Councilman Terry Reeves, a teacher in the Toledo Public Schools district, supported Zalar’s request.
Each of the middle schools and high schools in Toledo has a school resource officer, he said.
“You cannot believe, if you haven’t been in that situation, the difference a school resource officer makes in a building. When our school resource officer is going to a grade school, even if it’s right across the street, the behaviors change dramatically,” said Reeves.
Joan Barraclough, 5066 Wynn Park Drive, Oregon, said parents should be held accountable for the behavior of their children in the district.
“When I was going to school, if I acted up, my parents would find out,” she said.
“Please don’t take this the wrong way,” said Reeves. “It is unbelievable what parents tell you when you call them. They don’t have the same morals you and I have.”
“Then bring the message home to the parents,” said Barraclough. “They brought the children into the world, let them take care of their own children instead of putting it on someone else’s shoulders. If you inconvenience the parents enough, maybe they’ll turn around and become better people so their children become better people and the world will become better.”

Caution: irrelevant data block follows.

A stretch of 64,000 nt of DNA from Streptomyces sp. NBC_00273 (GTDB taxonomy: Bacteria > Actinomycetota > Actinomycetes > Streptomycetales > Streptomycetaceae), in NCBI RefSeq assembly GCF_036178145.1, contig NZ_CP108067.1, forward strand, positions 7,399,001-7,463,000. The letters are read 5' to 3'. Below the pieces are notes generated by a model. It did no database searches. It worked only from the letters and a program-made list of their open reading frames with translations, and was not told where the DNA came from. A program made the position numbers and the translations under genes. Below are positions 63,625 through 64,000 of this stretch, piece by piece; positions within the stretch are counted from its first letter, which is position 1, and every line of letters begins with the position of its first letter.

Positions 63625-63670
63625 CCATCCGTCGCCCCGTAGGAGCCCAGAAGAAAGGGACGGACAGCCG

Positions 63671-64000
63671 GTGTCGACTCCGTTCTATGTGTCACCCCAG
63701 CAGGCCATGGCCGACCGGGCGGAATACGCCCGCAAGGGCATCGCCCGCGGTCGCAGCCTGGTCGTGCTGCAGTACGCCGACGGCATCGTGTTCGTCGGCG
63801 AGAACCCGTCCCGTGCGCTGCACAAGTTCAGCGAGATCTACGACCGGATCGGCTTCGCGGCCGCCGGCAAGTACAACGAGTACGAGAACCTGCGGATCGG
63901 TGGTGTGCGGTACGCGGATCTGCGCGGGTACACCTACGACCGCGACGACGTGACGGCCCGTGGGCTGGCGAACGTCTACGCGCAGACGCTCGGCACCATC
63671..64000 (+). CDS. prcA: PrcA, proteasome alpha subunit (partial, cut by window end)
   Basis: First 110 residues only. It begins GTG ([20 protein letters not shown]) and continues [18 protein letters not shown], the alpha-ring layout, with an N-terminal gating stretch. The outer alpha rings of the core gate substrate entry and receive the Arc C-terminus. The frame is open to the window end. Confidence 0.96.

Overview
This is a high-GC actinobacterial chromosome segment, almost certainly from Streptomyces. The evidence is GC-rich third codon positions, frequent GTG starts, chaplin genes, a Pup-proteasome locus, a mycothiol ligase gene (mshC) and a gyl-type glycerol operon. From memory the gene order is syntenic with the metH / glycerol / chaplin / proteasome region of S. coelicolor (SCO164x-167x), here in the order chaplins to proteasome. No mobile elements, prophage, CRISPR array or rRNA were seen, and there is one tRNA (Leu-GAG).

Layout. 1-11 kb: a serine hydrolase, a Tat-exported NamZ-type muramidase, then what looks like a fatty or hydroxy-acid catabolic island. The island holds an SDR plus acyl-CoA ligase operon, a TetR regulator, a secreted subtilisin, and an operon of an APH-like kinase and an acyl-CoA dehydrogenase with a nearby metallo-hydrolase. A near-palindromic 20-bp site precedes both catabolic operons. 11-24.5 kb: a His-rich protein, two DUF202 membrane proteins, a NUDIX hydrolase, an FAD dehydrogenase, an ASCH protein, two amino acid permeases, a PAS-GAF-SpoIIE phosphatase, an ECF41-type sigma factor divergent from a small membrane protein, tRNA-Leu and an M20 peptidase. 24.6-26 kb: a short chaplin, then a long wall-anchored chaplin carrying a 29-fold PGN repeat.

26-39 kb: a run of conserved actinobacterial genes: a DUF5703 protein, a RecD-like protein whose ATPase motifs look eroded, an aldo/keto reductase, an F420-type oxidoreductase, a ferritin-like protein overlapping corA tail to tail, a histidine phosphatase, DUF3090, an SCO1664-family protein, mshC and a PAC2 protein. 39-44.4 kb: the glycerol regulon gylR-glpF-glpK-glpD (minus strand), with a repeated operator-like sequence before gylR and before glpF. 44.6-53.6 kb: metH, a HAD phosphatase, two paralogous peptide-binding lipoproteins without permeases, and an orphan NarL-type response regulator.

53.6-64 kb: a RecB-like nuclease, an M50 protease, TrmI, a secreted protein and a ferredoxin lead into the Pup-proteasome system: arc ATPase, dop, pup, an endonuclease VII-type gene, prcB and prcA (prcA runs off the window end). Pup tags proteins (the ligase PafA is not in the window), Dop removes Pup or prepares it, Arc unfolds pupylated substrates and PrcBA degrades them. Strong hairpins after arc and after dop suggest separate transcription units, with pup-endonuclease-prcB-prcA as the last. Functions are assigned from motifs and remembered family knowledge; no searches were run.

“That has been told to parents over and over and over again,” said Reeves. “We are trying to force our morals and beliefs on them.”
Reeves said he has been assaulted twice this year by students in Toledo.
“Without that school resource officer, I’m not only putting myself in harm’s way, I’m putting other people in harm’s way. With that school resource officer there, he takes care of the situation,” said Reeves.
Seferian said the school resource officers in Toledo are partially funded by the board of education, “which is also in dire straits when it comes to their budget.”
“Yet they found a way to incorporate their contributions into the City of Toledo so they can have those officers,” said Seferian.
Council President Mike Sheehy said the city has a track record of supporting the school district. “Please understand that council has a history of strong commitment of police in the schools. The question is, do we feel we can comfortably commit to another officer in the schools?” said Sheehy.
School board member Richard Gable said the city is supposed to support the district.
“We should support each other. We’re here for the kids,” he said.
“I’m embarrassed for my superintendent to have to come up here and beg for an officer,” said Gable. “We don’t have the money that you have right now. I know you’ve got money. Don’t tell me you don’t. I know you do.”
Seferian said council does have an obligation to the district. But council also has to answer to other constituents, such as seniors in the community who have been trying to get a new senior center. “It’s been put on hold for a lot of years,” he said. The city, though, doesn’t have the money to build it.